SAN FRANCISCO — Chad Chop, the left-handed batting practice pitcher for the Giants, walked out of the indoor cage Sunday afternoon with a big smile on his face.
“Belt is going to hit a homer tonight,” he said. “He had his home-run swing in there.”
The stroke was missing in action through two strikeouts as Brandon Belt and the rest of the Giants tried to adjust to a Julio Urias. They were seeing the 19-year-old phenom for the first time, and as they tried to pick up his 95 mph fastball and funky delivery, the Giants also dealt with the wicked shadows that engulf the infield early in Sunday Night Baseball games.
When the view cleared, Belt hit a center-cut slider out to right-center, making good on a pre-game premonition and giving Jake Peavy and the bullpen a cushion that would hold up in a 2-1 win.
The victory was Peavy’s 150th and came at the tail end of a week that was mostly spent rehabbing a stiff neck. Manager Bruce Bochy quietly had Albert Suarez in reserve, but Peavy spent Saturday with the training staff and cleared himself Sunday. He then went out and pitched six shutout innings to clinch a series win.
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Peavy said he said he didn’t take any extra satisfaction in showing a young super-prospect that a 35-year-old has still got it. On this night, that was unnecessary.
“You don’t need any more motivation to beat the Dodgers in a swing game on Sunday night,” Peavy said. “I showed up today thinking I’ll try to beat Clayton Kershaw if he’s out there.”
The Giants lost to Kershaw on Friday night but bounced back to stun the Dodgers on Saturday. Peavy said the momentum from the extra-innings rally carried over into the clubhouse on Sunday, and this win gave the Giants a five-game lead in the National League West.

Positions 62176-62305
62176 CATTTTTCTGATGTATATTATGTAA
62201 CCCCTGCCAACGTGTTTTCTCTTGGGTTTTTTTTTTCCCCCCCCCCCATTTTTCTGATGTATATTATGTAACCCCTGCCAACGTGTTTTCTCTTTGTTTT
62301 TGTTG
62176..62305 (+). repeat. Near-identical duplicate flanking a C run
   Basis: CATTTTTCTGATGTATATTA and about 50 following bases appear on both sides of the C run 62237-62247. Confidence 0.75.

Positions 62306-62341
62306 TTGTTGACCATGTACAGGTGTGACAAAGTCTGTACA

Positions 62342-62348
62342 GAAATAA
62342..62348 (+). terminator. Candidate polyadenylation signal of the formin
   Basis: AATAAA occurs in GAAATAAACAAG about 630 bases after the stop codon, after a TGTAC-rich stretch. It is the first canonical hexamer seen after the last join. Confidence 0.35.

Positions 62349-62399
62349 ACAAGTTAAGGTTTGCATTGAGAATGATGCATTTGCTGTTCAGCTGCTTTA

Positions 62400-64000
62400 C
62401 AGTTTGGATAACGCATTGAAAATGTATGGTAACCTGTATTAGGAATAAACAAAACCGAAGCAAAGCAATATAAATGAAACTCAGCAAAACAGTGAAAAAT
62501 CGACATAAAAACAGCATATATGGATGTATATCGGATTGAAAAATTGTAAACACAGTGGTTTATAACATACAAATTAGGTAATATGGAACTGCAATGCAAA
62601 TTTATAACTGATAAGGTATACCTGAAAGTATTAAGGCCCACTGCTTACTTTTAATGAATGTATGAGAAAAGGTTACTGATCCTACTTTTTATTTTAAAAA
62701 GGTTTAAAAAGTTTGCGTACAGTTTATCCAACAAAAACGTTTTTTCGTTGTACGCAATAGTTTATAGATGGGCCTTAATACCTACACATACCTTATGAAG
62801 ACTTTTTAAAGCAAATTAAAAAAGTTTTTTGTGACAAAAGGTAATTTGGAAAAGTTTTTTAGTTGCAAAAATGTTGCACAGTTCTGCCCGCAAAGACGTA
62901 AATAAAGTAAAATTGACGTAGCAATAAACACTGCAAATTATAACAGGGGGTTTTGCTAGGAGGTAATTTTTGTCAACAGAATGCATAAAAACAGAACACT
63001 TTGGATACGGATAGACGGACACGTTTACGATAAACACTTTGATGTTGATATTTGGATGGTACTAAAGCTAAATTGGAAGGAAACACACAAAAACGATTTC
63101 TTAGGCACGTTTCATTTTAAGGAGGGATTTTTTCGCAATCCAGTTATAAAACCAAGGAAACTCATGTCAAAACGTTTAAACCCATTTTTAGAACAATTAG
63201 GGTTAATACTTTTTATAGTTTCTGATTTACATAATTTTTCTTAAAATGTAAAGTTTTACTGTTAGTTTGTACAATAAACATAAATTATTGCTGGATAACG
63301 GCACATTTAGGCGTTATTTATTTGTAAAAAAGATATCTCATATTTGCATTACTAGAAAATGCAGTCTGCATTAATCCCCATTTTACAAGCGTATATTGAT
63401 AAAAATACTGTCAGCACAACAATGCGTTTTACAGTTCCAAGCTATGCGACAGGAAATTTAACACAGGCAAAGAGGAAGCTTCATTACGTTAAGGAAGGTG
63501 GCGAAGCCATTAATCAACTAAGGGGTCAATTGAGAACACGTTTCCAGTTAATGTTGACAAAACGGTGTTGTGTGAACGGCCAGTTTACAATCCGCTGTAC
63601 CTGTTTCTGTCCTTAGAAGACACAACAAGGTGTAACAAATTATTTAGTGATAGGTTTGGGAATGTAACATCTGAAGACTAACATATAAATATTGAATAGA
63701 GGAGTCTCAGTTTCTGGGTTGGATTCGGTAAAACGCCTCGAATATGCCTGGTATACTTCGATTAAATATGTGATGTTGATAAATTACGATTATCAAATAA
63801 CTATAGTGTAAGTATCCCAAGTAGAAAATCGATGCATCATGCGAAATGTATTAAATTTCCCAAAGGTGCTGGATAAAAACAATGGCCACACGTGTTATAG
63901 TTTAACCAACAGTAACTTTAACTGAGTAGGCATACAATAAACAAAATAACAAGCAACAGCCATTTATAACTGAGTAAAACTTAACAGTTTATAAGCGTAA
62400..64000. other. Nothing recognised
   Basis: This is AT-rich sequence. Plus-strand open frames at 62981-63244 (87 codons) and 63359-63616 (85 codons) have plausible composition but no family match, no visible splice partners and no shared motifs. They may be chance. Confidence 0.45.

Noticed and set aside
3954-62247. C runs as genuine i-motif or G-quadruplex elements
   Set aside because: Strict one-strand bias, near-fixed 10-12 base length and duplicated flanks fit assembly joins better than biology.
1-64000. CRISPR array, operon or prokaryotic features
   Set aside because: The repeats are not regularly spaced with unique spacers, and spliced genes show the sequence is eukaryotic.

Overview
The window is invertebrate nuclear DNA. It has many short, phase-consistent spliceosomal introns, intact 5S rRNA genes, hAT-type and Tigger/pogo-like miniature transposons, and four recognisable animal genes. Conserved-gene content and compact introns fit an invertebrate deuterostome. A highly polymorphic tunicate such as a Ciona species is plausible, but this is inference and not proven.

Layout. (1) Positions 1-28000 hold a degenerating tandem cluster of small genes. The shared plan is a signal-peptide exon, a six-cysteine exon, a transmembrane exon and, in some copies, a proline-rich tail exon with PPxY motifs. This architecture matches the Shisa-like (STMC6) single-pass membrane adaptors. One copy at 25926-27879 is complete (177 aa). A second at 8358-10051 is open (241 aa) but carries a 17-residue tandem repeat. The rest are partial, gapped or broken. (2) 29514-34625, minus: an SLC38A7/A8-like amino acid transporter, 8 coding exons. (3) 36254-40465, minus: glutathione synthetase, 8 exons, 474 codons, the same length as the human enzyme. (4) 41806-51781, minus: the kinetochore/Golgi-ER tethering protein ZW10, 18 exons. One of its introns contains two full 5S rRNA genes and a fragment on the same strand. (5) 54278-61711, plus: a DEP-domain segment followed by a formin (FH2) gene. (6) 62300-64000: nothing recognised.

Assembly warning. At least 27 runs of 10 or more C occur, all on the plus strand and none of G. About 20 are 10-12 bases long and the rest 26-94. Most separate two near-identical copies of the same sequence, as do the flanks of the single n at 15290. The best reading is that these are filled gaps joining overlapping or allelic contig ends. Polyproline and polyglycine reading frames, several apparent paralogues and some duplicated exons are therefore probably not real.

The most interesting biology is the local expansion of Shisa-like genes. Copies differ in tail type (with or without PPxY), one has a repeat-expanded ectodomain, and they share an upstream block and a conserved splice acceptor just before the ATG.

Neither team looked particularly potent early. Urias and the Giants were seeing each other for the first time, maybe the first of dozens of times, and they felt each other out as the sun started to dip.
The general consensus in the clubhouse was that Urias has great stuff and tremendous poise for a pitcher his age, and several Giants noted how he didn’t panic when Mac Williamson hit a slow roller with two runners on in the second. Urias looked for third but Justin Turner wasn’t there, so he turned and whipped a long throw across the diamond for the out. He then got Gregor Blanco to fly out and struck out three Giants the next inning.
“For 19 years old, he showed a lot of poise out there,” Bochy said. “It was packed. He didn’t seem in awe of anything.”
Urias smartly played to the shadows, feeding the Giants a steady stream of 93-to-95 mph fastballs that they couldn’t catch up to.
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“He’s got quite a bit of life on the ball,” Belt said. “He definitely hides it from lefties well. He had good stuff today and you’ve got to give him credit. You hope he makes a mistake. Fortunately he did, and I was able to capitalize on it.”
Belt’s homer shot out to deep right-center, giving Peavy a lead as he walked back to the clubhouse. His neck had knotted up a couple of times, and Peavy, who tends to fight to stay in games, felt he had to tell Bochy that he shouldn’t go on.
“I told the truth,” Peavy said. “You want to stay in the game as a competitor. But at that point in time I knew I was feeling it.”
Six relievers teamed up for the final nine outs, with the Dodgers scoring just once on Joc Pederson’s solo homer off Hunter Strickland. Santiago Casilla got the final two outs, capping an emotional up-and-down week with his 13th save and clinching Peavy's third win of the season.
After Saturday’s win, Peavy found 25-year-old Chris Stratton and told him not to worry about the fact that he gave up the go-ahead run before getting his first win. “You take them any way you can get them,” said Peavy, who backed up that mentality with a grinding performance Sunday that included a diving attempt at first base.
The first of those 150 came as a 21-year-old with the Padres. The latest one came against a kid young enough to talk shop with Peavy’s oldest son, who turns 15 in a week, but on this day it was Peavy who at times felt like a teenager, even with that aching neck.
“I’ll hang around as long as they let me,” he said, smiling wide. “See if I can find a way to beat ‘em.”